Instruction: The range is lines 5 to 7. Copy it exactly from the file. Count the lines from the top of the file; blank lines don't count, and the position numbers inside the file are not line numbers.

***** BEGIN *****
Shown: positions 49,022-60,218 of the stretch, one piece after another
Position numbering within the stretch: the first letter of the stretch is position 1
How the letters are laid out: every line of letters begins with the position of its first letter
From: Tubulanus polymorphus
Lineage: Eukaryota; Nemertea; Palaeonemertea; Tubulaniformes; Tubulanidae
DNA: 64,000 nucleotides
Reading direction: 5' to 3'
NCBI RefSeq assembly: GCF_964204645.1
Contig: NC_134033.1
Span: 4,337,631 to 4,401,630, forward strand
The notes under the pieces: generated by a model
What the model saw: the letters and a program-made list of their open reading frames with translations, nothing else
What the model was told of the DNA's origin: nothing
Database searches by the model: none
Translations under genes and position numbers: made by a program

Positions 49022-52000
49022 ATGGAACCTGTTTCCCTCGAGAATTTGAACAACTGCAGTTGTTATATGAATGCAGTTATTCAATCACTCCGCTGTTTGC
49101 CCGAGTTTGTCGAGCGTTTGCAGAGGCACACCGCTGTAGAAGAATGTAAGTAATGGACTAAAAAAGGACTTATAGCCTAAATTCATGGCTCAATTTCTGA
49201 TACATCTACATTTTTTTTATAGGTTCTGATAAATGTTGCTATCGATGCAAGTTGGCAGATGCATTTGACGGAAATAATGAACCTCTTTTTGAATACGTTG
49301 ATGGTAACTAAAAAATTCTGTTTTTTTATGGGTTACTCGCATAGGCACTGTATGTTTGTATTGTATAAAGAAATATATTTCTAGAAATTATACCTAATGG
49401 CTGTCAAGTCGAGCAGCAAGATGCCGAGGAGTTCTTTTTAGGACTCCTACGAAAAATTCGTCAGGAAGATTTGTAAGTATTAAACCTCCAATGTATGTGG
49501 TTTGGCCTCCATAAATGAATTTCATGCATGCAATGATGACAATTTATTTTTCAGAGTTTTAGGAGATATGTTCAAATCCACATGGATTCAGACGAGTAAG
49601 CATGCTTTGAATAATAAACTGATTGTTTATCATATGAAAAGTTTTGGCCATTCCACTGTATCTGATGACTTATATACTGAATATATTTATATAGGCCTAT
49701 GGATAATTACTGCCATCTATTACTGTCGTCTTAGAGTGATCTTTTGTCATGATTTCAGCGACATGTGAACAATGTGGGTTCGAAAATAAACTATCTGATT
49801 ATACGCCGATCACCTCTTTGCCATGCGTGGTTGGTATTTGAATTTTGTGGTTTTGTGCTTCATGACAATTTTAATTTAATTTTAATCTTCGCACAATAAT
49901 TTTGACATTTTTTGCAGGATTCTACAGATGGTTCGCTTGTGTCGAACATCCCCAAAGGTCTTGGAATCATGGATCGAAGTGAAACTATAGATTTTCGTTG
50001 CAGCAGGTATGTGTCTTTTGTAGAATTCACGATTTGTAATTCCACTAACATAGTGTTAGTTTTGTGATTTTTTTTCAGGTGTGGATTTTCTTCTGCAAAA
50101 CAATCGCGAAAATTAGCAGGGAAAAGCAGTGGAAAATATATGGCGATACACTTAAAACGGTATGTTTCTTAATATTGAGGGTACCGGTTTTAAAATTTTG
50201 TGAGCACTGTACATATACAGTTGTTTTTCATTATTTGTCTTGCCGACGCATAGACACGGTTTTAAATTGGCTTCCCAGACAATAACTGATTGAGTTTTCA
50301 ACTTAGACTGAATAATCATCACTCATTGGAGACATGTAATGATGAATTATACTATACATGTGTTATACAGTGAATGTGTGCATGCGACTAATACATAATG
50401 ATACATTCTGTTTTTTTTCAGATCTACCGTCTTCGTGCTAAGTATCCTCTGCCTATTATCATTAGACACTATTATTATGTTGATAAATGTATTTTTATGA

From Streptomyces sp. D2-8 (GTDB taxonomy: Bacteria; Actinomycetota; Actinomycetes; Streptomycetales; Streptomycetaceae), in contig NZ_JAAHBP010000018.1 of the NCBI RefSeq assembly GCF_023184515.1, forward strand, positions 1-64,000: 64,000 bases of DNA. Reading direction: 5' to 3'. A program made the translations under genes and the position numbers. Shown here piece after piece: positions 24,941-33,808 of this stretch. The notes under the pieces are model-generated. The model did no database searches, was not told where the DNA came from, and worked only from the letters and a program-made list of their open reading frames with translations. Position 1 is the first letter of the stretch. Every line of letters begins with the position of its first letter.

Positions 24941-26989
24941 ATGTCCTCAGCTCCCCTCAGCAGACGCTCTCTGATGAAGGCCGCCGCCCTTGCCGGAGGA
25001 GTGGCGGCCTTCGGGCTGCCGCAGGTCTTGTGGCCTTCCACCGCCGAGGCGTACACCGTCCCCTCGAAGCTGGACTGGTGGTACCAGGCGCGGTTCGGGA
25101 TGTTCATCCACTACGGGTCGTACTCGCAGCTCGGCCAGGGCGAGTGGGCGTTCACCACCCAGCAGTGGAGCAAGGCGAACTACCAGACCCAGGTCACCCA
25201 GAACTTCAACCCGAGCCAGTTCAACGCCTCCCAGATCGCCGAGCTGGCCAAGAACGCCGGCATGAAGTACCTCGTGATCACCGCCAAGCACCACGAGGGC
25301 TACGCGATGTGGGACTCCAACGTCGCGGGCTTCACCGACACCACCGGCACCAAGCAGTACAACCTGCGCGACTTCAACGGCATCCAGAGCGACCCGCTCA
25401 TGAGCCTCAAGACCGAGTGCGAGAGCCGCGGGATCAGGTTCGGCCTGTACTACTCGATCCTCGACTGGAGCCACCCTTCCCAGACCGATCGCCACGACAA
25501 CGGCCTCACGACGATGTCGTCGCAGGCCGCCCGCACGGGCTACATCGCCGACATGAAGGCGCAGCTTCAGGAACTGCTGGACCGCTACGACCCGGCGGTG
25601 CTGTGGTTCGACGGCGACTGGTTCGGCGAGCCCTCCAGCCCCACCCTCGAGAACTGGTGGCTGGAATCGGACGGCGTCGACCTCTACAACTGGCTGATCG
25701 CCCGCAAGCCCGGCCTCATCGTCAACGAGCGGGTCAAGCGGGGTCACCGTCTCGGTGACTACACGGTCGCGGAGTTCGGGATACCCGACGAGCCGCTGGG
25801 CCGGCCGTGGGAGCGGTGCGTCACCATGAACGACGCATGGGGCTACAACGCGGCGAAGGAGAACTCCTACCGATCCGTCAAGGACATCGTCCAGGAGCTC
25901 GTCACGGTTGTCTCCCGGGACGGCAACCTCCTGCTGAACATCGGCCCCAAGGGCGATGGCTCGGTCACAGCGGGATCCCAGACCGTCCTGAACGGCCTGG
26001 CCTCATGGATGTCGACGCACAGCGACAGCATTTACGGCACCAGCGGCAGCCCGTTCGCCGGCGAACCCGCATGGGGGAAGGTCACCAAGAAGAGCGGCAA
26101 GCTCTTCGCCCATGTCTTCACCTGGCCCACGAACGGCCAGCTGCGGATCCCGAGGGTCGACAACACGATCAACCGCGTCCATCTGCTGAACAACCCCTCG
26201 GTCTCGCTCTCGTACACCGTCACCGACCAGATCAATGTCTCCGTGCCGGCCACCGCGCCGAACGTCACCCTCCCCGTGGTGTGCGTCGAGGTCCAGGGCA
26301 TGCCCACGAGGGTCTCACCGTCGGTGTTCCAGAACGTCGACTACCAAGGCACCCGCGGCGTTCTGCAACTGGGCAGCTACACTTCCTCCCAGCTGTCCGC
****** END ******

Lineage: Eukaryota; Nemertea; Palaeonemertea; Tubulaniformes; Tubulanidae
DNA: 64,000 nucleotides
Reading direction: 5' to 3'